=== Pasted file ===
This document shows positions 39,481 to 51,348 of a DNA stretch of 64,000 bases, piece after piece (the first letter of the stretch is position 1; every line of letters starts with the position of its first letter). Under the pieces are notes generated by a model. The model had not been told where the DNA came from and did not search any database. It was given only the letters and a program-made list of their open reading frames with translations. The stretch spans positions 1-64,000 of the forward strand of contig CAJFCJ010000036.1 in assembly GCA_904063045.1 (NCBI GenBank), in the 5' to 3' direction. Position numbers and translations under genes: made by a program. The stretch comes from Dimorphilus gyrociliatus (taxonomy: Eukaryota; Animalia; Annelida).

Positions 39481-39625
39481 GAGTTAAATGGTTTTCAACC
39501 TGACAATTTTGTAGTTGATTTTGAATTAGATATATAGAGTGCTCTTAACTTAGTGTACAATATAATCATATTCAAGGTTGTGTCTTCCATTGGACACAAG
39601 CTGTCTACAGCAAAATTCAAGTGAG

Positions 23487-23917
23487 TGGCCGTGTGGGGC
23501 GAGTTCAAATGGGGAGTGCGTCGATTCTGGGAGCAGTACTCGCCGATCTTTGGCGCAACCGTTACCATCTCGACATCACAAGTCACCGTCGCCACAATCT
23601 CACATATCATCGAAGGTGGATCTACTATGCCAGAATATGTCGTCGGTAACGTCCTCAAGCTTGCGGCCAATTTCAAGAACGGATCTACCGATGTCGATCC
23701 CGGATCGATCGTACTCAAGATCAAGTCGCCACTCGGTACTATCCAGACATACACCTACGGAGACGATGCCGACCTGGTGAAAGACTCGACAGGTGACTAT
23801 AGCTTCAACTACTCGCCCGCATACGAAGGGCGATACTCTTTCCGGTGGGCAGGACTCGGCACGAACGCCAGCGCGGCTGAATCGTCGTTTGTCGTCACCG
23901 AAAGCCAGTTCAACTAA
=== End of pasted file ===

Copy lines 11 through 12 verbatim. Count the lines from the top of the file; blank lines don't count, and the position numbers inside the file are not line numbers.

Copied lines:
23801 AGCTTCAACTACTCGCCCGCATACGAAGGGCGATACTCTTTCCGGTGGGCAGGACTCGGCACGAACGCCAGCGCGGCTGAATCGTCGTTTGTCGTCACCG
23901 AAAGCCAGTTCAACTAA